The Mother Of Christ by Father Vassall-Phillips Part 90.

Origen draws a moral lesson from these words of Mary:

"In the company of the many my Jesus cannot be found. Learn where those who seek may find Him, that thou too, seeking with Joseph and Mary, mayest find Him. . . . Not without purpose is it written : Thy father and I have sought Thee sorrowing. He who seeks Jesus must not seek Him negligently, nor indolently, nor as though in passing, as some seek and so cannot find Him. . . . Sorrowing they sought for the Son of God. . . . Where do they find Him ? In the Temple. For there the Son of God is found. Wouldest thou too seek the Son of God, seek first in the Temple ; haste thither. There wilt thou find Christ, the Word and Wisdom, that is, the Son of God." (Hom. XVIII. et XIX., In Luc.)

We have already meditated on the Word of Mary : Son, why hast Thou done so to us ? " when contemplating the Second Dolour. I would only add here that it finds its analogue in Christ's own cry of desolation from the Cross : " My God, My God, why hast Thou abandoned Me ?" We must always remember that our Lord was substantially One Being—of One Nature with His Father, whereas the relation between Mary and her Son though an identity of Nature, was that of two distinct Beings—the one human, the other Divine; we must also remember that the Agony of the Incarnate Word of God was on altogether a different plane from the sorrow of any creature—still, whilst bearing these truths steadily in mind, it remains true that the dispositions of our Lord's Soul were reflected, so far as such reflection was possible, in His Mother's heart. In these two mysteries, then, however disparate in themselves—the mystery of the cry of Mary in the Temple of Jerusalem and the mystery of the cry of Jesus on the Cross of Calvary—we learn of the cloud of darkness which was permitted by God for a short while to obscure the Face of the Beloved, or rather to hide from the wearied imagination His intimate Presence. In both these mysteries we are taught that, provided the surrender to the Divine Will be absolute, such loving plaint, far from being displeasing to God, is actually well-pleasing in His Sight. In each case the answer soon was to be granted to the heart-broken appeal, to which in neither case could an immediate response be audible, for the trial was not yet finished. The Dereliction on the Cross lingered awhile, but in a moment it had passed for ever, as the Son yielded His Soul into His Father's Hands. Mary was to lay up difficult words of mystery in her aching heart, before her sob of pain could give place to joy and all be made clear to her vision, but soon Jesus was with her once again, and the wound inflicted by her three days' Loss received its balm and healing during many years in the fields of peaceful Nazareth.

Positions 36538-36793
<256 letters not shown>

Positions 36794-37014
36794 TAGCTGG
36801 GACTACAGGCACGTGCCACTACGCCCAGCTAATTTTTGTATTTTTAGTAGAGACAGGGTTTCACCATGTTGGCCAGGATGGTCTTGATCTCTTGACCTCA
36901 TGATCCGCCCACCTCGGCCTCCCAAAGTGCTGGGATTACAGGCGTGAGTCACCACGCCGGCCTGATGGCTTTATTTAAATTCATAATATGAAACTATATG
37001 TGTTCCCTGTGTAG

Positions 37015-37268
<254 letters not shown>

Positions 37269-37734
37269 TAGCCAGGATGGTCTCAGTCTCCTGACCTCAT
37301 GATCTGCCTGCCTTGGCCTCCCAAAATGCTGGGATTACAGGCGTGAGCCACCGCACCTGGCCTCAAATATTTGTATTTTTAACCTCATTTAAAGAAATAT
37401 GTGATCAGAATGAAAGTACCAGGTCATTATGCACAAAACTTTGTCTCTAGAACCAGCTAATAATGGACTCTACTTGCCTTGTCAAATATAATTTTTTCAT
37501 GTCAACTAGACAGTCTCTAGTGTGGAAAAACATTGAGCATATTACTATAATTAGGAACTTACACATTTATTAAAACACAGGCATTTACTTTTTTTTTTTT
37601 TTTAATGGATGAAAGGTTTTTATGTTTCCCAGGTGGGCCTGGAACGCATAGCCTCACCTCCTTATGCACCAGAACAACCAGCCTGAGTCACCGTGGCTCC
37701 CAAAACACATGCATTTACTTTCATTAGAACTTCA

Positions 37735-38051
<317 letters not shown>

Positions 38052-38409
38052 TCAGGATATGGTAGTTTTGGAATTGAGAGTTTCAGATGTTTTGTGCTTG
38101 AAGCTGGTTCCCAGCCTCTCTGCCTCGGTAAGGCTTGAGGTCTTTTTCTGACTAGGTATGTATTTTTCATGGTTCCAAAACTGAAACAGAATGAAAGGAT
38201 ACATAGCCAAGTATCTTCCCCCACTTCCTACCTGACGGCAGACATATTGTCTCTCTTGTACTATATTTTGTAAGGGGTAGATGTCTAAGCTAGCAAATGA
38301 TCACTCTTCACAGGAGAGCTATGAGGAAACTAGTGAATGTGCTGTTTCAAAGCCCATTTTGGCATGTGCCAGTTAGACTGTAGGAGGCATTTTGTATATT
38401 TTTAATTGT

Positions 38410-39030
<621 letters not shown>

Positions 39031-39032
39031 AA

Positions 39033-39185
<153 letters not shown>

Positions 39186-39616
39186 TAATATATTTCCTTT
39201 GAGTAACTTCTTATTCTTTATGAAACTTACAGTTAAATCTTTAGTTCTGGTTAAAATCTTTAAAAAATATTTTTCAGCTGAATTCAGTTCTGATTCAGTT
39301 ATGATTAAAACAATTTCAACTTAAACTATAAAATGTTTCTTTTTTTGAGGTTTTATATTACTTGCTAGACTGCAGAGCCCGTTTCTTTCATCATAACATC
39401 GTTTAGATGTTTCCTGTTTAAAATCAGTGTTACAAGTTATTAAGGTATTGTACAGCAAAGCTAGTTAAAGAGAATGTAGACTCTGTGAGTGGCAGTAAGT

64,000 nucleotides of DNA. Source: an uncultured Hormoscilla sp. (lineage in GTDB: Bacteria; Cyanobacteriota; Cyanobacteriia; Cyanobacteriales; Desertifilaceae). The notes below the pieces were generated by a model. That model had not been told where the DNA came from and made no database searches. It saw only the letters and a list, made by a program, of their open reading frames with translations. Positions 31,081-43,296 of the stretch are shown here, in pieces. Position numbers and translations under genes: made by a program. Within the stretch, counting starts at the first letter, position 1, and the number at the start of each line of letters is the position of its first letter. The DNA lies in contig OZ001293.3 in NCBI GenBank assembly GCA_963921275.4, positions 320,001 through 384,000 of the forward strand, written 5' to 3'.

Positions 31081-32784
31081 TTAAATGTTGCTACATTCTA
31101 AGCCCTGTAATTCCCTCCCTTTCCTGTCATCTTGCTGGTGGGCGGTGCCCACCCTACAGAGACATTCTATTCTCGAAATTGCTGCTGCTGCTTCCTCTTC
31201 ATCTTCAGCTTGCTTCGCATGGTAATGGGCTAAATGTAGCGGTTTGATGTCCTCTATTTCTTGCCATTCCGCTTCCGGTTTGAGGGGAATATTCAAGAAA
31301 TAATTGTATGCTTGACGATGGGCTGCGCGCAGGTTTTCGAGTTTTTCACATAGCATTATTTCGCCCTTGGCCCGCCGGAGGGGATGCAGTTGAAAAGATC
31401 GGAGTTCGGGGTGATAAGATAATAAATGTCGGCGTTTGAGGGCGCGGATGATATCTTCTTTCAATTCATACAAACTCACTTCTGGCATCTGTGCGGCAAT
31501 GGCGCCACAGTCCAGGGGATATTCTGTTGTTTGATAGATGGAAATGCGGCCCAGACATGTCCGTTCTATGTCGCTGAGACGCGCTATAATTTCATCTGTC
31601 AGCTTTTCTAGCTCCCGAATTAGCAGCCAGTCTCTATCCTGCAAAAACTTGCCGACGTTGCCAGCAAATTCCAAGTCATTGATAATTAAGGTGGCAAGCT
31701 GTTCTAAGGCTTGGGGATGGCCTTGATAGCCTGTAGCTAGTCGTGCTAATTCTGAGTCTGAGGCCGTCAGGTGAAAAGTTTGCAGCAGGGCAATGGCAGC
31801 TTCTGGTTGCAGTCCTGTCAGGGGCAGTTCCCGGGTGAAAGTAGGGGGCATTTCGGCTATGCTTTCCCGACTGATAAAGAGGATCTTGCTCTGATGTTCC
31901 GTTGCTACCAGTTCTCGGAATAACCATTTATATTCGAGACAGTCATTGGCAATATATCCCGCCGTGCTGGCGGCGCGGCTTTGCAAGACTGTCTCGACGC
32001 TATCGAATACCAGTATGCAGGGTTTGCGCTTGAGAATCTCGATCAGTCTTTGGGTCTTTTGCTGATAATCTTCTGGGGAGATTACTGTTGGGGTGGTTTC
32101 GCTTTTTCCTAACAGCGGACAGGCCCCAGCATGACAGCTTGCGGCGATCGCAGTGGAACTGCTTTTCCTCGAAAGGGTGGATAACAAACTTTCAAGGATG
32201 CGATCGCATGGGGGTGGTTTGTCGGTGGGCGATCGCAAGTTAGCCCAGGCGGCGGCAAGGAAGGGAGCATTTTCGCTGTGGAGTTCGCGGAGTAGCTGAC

Thus would our Lady teach us that we need never fear to ask our difficult questions, if only we do so in reverent spirit, and be not impatient for the answer, that shall be given one day, but only when it is well for us—in God's appointed manner and in His chosen time.